Ageism in Academic Jobs in India
Farah Ishtiaq shares her experience on how age and success are linked in acquiring faculty positions in India
India has recently been portrayed as a land of abundant opportunity in academia, investing seriously in research and development to attract skilled scientists. The government has introduced several attractive funding opportunities, with the aim of bringing back scientists working abroad to establish a long-term career here, and improving the overall research infrastructure. Wellcome Trust/DBT India Alliance (WT/DBT) fellowships, for example, have no age or nationality restrictions, relying on qualifications, research experience, career trajectory and the candidate’s determination to establish their own independent research.
The WT/DBT India alliance was initiated to develop a large cohort of internationally competitive researchers and help in developing scientific excellence and leadership; a model recently adopted and launched by the Alliance for Accelerating Excellence in Science in Africa (AESA) as well. Since Africa shares a similar burden of healthcare with India, as well as many workplace challenges, Indian scientists are perceived as key collaborators in this mission.
There’s a problem here though: age limits on academic positions. Prospective candidates for assistant professor posts in India are preferred by academic institutions to be younger than 35. Although funding bodies are not hiring agencies, the age limit imposed on faculty positions by academic institutions sabotages the driving principle behind these new funding opportunities — the current system is unable to absorb enough competent, experienced scientists.
The dilemma for early-career researchers is serious; many fellows are facing this harsh reality and an uncertain future. Every research position has a maximum age limit in India; from a junior research fellow (JRF), with a cut off at 28 years old, to postdoctoral researchers where it is 35 (or 40 years for women). These limits put the Indian academic landscape in stark contrast with many other countries that also follow a tenure-track system.
Overall, this makes India a viable option and destination only for scientists of a selected age class. And it certainly gets more complicated for women who want to pursue a career in science and raise a family, with very little allowance made for taking time out for such.
I am now in my 40s, which prevents me from being offered an entry-level faculty position. I am also a recipient of a WT/DBT India Alliance fellowship. My funding allowed me to establish an independent laboratory to study the ecology and evolution of emerging infectious diseases in wild bird populations, but despite this incredible research opportunity, I feel my career clock is ticking faster than ever. Getting funding to do science is no longer a problem, but academic policies that prevent competent scientists becoming established are preventing me from succeeding. I feel redundant — surely the quality of my science should be the focus rather than my age?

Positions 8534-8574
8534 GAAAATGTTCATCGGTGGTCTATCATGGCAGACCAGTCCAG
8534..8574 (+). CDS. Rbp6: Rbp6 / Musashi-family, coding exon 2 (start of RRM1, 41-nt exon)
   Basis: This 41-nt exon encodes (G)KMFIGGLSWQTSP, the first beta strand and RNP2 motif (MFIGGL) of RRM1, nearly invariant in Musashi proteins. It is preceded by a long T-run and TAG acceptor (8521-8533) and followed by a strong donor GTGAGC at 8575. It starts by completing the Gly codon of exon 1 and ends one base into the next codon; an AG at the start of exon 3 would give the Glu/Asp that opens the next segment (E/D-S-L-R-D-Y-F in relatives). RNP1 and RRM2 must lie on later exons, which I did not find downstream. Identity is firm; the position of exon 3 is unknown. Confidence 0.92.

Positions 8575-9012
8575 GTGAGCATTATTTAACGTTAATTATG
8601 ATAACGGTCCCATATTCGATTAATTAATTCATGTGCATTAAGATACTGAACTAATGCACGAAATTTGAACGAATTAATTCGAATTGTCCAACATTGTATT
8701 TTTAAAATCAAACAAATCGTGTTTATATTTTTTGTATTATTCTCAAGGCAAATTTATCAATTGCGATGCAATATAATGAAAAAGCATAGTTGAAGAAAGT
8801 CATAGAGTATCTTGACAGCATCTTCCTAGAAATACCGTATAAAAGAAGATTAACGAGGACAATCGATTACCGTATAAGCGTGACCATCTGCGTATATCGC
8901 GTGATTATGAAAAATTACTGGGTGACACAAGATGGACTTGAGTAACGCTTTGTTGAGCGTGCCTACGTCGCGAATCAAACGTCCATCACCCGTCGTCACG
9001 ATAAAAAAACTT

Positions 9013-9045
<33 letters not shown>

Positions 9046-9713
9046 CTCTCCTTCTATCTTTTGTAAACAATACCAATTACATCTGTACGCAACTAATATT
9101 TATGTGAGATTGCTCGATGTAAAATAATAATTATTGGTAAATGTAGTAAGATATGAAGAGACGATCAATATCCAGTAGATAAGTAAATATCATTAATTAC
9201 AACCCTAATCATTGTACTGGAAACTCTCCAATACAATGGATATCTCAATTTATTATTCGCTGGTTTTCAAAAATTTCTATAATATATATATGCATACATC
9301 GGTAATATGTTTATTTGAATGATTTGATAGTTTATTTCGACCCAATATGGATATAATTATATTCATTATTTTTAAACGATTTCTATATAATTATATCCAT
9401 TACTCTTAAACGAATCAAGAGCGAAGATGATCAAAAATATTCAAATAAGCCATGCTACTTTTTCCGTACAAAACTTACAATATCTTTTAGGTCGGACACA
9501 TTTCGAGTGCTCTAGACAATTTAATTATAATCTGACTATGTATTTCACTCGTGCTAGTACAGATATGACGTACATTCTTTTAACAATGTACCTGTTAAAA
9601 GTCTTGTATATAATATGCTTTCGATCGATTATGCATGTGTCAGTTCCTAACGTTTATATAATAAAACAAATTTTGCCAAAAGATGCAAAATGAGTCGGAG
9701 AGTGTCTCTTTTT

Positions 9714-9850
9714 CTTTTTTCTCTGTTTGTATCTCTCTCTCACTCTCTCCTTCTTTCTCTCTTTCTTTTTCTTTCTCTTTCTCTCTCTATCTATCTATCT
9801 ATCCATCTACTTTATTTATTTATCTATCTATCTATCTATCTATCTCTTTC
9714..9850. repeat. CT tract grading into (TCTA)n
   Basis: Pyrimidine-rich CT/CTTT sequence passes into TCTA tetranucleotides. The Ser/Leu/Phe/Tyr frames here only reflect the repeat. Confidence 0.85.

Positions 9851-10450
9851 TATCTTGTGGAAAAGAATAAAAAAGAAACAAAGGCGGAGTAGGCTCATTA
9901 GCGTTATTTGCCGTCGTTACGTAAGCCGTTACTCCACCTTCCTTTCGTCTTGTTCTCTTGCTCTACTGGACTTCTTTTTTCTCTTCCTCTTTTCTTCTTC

What I would have done differently
Hopefully, this should give others like me some insight into avoiding some of the mistakes I made. First, I should have found a trustworthy mentor who could have helped me to navigate my career path.
Never put all your eggs in one basket. I should have pitched my grant idea to multiple host institutions to maximise my likelihood of finding an institution that would guarantee a more permanent position by this stage.
Do your homework in understanding the system and host academic institution. Even though I deferred my fellowship for a year as my daughter was too little to be left in a crèche, I realise I should have used that time to negotiate or better understand the policy or the institute’s vision for a research fellow like me. Many academic institutions have no guidelines on the role, involvement and career development of academic fellows.
Many academics fail to understand the role and potential of fellows like me and often consider them just as an extended postdoc — not as a long-term prospect or potential collaborator. Hence, I did not get enough of an opportunity to teach and to mentor PhD students. Having my own PhD students would have bolstered my career at this stage, and allowed me to evolve as a mentor.
Local advice & mindset
I’ve received various pieces of advice for improving my faculty application and to enhance my chances of a secure job — this was to publish my current research: i) without foreign authors; and ii) as senior or first author in more prestigious journals such as Science, Nature or PNAS. Whilst the first is possible, the second is easier said than done.
Apparently, that was the only thing my CV was missing — a clearer demonstration of my calibre and merit as an independent researcher. Interestingly, for established faculty struggling to earn tenure in India, the culture emphasises quantity of publications rather than quality.